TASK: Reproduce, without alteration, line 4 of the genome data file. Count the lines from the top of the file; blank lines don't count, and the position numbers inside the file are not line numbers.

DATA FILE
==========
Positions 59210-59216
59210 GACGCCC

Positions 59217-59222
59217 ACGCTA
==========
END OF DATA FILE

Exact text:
59217 ACGCTA